Opinion 19-62


May 2, 2019


Digest:         A full-time judge may rent an apartment to a court officer who sometimes serves in his/her court.


Rules:          22 NYCRR 100.2; 100.2(A); 100.4(D)(1)(a)-(c); 100.4(D)(2); 100.4(D)(3); Opinions 16-176; 14-187; 09-134; 10-34; 96-90; 93-91; 90-76.




         The inquiring full-time judge owns local rental property. A court officer who is sometimes assigned to the judge’s court would like to rent an apartment from the judge. The judge asks if he/she may do so.1


         A judge must always avoid even the appearance of impropriety (see 22 NYCRR 100.2) and must always act to promote public confidence in the judiciary’s integrity and impartiality (see 22 NYCRR 100.2[A]). A judge must not engage in financial and business dealings that (a) may reasonably be perceived to exploit the judge’s judicial position; (b) involve the judge with any business, organization or activity that ordinarily will come before the judge; or (c) involve the judge in frequent transactions or continuing business relationships with those lawyers or other persons likely to come before the court on which the judge serves (see 22 NYCRR 100.4[D][1][a]-[c]). Although a full-time judge is subject to additional restrictions (see 22 NYCRR 100.4[D][3]), he/she may nonetheless “hold and manage investments of the judge and members of the judge’s family, including real estate” (22 NYCRR 100.4[D][2]).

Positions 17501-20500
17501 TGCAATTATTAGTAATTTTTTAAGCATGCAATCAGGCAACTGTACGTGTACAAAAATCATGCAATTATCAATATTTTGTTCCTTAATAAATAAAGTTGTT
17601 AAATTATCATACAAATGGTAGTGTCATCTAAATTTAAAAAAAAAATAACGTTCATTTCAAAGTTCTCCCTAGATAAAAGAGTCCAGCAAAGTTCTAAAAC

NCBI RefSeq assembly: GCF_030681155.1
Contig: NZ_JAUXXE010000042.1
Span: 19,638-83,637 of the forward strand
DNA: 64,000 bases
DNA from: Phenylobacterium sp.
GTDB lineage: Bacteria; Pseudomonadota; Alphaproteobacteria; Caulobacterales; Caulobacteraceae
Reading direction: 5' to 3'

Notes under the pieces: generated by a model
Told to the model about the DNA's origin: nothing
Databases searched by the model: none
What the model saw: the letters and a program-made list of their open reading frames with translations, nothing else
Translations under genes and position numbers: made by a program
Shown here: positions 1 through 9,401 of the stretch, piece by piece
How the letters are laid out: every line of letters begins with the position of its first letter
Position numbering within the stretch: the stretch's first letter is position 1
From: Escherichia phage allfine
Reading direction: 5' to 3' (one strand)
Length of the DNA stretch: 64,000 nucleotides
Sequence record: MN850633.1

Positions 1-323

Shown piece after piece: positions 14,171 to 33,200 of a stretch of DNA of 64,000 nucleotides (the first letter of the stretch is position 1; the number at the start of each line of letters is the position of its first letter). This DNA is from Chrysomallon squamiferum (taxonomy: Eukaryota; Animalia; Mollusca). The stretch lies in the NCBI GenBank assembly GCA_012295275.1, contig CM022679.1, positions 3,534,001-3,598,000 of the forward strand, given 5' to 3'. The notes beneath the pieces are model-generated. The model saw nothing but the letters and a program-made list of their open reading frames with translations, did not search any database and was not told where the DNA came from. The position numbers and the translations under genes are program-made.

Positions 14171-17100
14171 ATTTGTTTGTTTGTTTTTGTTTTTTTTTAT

This inquiry is different from renting an apartment to “attorneys or others who are likely to appear before the judge” (Opinions 93-91; see also 10-34 [litigant]; 90-76 [state troopers]; 96-90 [drug and alcohol treatment center]) or from accepting a gift from a press photographer who regularly covers cases in the judge’s courtroom and whose livelihood may depend on the judge’s permission (see Opinion 16-176).


         In our view, the Rules Governing Judicial Conduct do not prohibit a full-time judge who owns rental property from renting an apartment to a court officer employed by the Unified Court System in an arms-length business transaction, even if the officer is occasionally assigned to cover the judge’s court (cf. Opinions 14-187; 09-134). The judge may also consult his/her administrative judge to ensure the proposed relationship complies with any administrative policies or legal requirements. 





1 Nothing in the inquiry suggests the judge has any involvement in court officers’ assignments; nor is there any suggestion he/she is targeting court officers as potential tenants.